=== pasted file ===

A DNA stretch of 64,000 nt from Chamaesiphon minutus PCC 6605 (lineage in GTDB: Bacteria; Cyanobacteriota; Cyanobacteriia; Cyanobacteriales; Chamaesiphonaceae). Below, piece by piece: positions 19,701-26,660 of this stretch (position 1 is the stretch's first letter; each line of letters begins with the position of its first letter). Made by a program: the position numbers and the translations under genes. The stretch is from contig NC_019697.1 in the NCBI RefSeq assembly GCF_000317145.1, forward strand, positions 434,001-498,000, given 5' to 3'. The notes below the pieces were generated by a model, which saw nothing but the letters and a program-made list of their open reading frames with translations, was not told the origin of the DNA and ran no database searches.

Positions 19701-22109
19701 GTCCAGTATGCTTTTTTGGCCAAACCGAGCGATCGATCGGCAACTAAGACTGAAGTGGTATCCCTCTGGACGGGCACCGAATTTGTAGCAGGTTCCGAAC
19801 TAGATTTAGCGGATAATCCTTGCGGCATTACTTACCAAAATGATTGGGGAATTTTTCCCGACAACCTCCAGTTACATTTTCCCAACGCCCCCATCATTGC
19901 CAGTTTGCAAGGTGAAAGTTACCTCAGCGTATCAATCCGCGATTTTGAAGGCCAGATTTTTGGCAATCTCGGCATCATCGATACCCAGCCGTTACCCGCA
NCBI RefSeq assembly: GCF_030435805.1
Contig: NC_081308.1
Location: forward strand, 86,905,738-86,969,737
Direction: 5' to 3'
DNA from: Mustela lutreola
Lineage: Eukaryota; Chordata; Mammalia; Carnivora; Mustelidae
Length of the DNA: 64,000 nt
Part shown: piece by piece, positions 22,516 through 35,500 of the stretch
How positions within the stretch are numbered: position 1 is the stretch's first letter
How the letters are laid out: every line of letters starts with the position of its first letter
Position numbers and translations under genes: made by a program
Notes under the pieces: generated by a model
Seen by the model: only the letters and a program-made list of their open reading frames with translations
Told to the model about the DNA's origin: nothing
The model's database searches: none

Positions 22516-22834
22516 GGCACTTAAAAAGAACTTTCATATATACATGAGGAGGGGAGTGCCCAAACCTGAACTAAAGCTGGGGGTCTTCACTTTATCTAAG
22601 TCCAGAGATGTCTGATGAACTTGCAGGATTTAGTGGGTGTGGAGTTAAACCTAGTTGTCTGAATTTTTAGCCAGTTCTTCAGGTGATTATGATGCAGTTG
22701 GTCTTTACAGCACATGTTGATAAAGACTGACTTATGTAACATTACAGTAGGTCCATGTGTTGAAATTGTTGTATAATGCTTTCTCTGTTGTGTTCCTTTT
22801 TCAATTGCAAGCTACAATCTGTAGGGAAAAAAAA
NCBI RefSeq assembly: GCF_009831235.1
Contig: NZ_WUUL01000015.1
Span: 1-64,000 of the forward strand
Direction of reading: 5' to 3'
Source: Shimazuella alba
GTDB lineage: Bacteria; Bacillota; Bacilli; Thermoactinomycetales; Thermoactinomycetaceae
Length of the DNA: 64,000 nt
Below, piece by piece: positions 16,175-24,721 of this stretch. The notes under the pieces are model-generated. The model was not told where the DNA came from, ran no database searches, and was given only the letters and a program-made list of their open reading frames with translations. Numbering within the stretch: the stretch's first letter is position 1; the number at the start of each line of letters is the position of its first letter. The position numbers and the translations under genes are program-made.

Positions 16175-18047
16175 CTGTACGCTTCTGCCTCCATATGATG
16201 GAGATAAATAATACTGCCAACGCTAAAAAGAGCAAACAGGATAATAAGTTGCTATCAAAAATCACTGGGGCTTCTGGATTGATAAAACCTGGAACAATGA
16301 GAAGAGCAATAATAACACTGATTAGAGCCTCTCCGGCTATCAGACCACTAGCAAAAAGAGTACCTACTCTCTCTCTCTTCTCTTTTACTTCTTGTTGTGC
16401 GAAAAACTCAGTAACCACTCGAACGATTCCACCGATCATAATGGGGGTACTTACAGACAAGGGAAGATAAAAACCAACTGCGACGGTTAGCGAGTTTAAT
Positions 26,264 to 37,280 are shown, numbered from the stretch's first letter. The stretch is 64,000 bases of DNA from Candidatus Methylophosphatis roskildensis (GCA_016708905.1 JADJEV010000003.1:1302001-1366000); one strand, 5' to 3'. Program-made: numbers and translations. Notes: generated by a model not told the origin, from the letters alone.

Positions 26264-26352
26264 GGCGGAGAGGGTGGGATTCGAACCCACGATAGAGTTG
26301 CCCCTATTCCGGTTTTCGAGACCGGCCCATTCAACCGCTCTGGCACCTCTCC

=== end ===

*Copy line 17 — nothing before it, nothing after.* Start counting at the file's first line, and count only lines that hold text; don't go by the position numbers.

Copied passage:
Notes under the pieces: generated by a model